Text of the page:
30 January 2013

Mozambique: Beacon Hill Discovers More Coking Coal

Maputo — The London-based mining company Beacon Hill Resources has announced that it has increased by almost a third the estimated reserves of coking coal at its Minas de Moatize mine in the western Mozambican province of Tete.

According to the company, test drilling last year resulted in the estimated reserves rising to 86.8 million tonnes, which is up from the previous estimate of 66.4 million tonnes.

The managing director of Beacon Hill, Rowan Karstel, said that he believes that more coal could be found at the site, with an official statement with further details due to be published at the end of the first quarter of this year.

The company is planning to increase production to 2.8 million tonnes per annum by the end of this year, and will focus on mining the high value coking coal that is used in steel production.

To carry out this strategy, Beacon Hill is in the process of upgrading the wash plant where the coking coal is cleaned.

Beacon Hill is gearing up to begin commercial exports. On Christmas Eve its second trial shipment of 18,576 tonnes of thermal coal left Beira Port.

However, in a statement to the London Stock Exchange on Tuesday, the company accepted that not everything has been positive. The Beacon Hill chairperson, Justin Farr-Jones, pointed out that “in recognition of poor operating performance, no bonuses were paid to the Executive Committee Management in 2012 and the restructured Board also waived their 2012 option incentives”.

To bring the coal to market, the company has entered into a preliminary agreement with the Sena Rail Line to allow it to transport 0.5 million tonnes per annum to the port of Beira.

Like all the coal companies in the Moatize Basin, the expansion at Beacon Hill is dependent upon a phenomenal increase in the capacity to transport the coal. The Sena Rail Line is close to full capacity and even upgrading the line will not bring it close to meeting the demand.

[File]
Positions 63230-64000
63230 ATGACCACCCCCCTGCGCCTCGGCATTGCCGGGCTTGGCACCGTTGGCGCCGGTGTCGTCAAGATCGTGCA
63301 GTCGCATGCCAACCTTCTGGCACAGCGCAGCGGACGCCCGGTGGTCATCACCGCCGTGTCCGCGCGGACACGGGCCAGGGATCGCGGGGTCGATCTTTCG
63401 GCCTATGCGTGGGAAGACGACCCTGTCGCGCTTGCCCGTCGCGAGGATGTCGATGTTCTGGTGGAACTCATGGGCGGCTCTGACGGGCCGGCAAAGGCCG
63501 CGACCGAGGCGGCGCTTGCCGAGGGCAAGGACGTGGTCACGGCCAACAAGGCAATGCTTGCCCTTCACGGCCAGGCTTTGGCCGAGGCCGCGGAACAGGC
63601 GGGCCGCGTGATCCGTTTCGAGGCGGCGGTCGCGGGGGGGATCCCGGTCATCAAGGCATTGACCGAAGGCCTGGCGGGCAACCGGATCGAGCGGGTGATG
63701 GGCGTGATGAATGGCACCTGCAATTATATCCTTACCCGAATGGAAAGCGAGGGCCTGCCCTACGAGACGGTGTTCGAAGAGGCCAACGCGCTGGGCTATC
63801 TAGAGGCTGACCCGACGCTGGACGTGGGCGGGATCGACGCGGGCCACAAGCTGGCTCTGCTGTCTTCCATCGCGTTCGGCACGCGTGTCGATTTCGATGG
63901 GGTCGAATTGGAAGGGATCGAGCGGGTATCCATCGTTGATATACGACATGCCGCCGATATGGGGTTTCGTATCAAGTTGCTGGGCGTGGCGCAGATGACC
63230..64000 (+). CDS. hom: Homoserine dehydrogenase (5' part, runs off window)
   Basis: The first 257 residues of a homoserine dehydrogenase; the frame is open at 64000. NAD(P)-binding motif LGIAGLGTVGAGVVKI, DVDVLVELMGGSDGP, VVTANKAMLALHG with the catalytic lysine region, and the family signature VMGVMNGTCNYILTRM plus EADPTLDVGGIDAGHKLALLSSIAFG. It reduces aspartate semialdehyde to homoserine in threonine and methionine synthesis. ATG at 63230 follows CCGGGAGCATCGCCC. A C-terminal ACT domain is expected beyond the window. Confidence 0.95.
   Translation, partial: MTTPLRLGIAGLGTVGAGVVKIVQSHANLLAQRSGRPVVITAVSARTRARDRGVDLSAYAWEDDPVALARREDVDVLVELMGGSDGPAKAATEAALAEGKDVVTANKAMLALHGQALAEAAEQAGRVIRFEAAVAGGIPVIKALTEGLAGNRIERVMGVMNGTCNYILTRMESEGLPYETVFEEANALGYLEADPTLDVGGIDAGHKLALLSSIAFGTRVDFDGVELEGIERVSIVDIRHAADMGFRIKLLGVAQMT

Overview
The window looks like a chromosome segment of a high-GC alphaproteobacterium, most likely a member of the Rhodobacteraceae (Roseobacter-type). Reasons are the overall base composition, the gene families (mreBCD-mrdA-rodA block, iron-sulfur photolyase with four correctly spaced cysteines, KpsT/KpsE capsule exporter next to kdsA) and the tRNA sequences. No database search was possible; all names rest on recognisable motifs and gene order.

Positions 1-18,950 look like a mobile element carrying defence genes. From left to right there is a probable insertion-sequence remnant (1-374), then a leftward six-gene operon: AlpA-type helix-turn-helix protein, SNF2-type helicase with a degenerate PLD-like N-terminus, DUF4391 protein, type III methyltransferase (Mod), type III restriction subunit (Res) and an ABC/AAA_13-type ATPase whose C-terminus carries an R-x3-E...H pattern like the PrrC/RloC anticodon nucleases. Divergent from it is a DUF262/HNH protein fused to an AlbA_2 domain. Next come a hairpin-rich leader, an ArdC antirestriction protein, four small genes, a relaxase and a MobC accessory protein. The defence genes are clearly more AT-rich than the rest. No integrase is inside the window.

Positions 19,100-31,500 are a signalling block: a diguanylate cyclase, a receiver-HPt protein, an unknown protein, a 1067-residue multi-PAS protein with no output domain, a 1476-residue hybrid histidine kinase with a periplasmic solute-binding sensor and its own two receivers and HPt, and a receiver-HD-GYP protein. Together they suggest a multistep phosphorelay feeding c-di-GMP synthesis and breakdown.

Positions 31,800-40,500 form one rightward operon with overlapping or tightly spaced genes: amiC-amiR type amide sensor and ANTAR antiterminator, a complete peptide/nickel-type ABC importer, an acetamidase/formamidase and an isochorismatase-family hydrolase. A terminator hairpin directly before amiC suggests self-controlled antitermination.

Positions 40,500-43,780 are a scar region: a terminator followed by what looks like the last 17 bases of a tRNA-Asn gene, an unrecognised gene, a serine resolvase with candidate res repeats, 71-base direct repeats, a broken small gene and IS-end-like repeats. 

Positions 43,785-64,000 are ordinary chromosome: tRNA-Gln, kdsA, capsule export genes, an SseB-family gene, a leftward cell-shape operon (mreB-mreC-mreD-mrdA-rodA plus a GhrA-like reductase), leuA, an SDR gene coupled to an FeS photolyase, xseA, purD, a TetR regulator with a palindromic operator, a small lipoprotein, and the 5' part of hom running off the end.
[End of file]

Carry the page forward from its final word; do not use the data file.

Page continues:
The Brazilian mining giant Vale is planning to invest heavily in building a new line from its mine in Tete to the port of Nacala, through Malawi.

Meanwhile, the London-based mining company Rio Tinto has had to admit to shareholders that it vastly overvalued its coal mine in the Moatize Basin, by around three billion US dollars, because the company has found less coking coal than expected and has no way of getting the coal to market in sufficient quantities after the Mozambican government refused, on environmental grounds, to let the company take the coal on barges down the Zambezi River, to be transshipped onto larger vessels near the river’s mouth.

Independent experts believe that over the next decade coal exports from the Zambezi coal basin by several companies could reach 100 million tonnes per year, making Mozambique one of the world’s largest coal exporters.

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